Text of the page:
Present Absentees: Palestinian Refugees in Israel Since 1948


Although they constitute an integral component of the Palestinian refugee population, Palestinian refugees inside Israel have not received the same scholarly attention that has been accorded to Palestinian refugees in the Arab states. This book, which was originally published in Hebrew, is the first to be devoted exclusively to the question of Palestinian refugees who have lived within the state of Israel since its establishment in 1948. Its appearance in Arabic is an important event, since it sheds light for the Arab reader on the fate of a forgotten population. These Palestinians, who were displaced from their towns and villages upon the establishment of the state of Israel and were subsequently classified by the Jewish state as “present absentees”, have been the principal advocates of their own neglected cause. Since the 1990s, they have been particularly vocal in drawing attention to the fact that the notorious tale of the two villages of Iqrit and Kafr Bir’im is not a solitary one. Indeed, there are dozens of other villages whose inhabitants live close to their original homes, which were demolished during or shortly after 1948, but are prevented by the Israeli authorities from returning to them. The publication of this important work at this delicate juncture in Palestinian history should contribute to the development of the collective memory of Palestinians living inside their homeland.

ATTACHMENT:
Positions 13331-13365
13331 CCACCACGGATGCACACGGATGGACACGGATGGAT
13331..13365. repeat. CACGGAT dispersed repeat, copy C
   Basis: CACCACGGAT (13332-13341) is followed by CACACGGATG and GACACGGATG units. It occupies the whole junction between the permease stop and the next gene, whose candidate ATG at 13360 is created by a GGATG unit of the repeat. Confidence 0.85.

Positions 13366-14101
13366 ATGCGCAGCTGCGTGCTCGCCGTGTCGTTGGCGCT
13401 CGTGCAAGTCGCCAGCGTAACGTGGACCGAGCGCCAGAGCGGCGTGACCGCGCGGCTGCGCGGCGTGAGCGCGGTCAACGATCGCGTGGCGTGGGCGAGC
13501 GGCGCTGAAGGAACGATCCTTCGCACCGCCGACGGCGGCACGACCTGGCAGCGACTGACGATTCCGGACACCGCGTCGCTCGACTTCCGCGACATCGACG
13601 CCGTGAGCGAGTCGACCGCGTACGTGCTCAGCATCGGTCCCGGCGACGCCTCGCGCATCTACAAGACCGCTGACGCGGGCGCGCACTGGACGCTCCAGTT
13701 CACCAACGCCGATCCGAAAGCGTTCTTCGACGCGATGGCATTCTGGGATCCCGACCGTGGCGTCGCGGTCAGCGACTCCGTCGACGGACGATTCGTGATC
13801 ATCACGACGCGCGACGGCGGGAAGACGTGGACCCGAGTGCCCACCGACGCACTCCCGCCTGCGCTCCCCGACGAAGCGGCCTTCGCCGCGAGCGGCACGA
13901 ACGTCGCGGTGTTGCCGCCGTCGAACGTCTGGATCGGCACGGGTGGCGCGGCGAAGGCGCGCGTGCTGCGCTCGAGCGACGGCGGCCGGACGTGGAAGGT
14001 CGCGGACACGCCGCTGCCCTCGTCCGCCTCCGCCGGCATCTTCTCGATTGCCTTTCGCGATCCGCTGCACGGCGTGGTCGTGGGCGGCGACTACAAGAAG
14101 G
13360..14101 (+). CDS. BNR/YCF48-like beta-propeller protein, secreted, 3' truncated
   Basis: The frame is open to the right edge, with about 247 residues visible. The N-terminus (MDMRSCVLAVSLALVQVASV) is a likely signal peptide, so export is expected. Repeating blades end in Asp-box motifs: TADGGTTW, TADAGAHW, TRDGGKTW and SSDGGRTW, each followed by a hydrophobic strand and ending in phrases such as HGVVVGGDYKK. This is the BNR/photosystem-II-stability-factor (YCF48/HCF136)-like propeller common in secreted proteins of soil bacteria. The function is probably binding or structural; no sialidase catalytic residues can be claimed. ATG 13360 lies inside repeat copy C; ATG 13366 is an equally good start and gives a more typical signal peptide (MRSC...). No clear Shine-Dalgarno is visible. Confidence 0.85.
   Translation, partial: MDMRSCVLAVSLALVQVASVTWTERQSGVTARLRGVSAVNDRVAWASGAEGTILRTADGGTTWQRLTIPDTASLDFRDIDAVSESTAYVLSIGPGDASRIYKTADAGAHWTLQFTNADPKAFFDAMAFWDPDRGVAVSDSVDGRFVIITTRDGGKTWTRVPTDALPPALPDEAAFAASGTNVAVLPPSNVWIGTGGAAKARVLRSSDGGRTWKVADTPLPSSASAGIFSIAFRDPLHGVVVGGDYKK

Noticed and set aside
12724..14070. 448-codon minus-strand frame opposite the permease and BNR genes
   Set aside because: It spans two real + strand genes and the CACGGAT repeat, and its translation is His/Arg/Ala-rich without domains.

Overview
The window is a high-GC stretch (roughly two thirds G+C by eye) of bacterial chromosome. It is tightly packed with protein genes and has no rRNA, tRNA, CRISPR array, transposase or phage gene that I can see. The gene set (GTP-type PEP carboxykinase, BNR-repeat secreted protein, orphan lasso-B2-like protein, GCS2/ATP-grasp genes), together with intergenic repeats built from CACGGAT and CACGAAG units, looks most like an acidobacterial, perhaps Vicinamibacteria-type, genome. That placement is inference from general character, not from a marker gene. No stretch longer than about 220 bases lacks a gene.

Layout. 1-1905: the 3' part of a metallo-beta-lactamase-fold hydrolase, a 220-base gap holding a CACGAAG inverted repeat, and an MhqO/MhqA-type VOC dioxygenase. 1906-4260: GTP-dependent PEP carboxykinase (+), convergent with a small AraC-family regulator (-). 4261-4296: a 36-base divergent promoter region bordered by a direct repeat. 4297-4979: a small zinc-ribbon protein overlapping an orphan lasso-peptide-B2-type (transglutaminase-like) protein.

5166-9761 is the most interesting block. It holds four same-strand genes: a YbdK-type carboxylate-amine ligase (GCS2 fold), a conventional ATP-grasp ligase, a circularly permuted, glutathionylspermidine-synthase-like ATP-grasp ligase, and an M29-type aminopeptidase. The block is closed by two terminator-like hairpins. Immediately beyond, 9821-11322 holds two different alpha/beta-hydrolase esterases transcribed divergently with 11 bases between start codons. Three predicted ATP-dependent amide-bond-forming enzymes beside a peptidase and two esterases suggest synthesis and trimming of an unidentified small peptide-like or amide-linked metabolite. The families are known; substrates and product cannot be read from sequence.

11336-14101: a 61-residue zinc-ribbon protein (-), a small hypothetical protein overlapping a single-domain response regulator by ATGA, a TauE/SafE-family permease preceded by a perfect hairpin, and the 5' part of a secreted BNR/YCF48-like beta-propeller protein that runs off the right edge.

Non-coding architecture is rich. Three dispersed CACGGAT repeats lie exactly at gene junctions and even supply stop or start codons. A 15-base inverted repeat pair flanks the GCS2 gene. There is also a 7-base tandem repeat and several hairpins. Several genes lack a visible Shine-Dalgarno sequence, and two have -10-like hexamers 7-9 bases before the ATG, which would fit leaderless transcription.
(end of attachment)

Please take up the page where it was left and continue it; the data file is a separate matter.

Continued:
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About the Author(s)

Hillel COHEN is a researcher and instructor in the Department of Middle East Studies at the Hebrew University, where he recently obtained his doctorate. This book is based on his master’s thesis, which was submitted to the same department. Until the early 1990s, the author was a special correspondent on Palestinian affairs for the Israeli newspaper Kol Ha’ir, which is published in Jerusalem.

Translated by:Nisreen Moghrabi

Edited by:Adil Manna'

Adil MANNA' is an Israeli-Arab and a graduate of the Hebrew University in Jerusalem. He has held several teaching posts in Palestinian and Israeli universities in the last two decades.


Institute for Palestine Studies
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Language: Arabic
(Translated from Hebrew)
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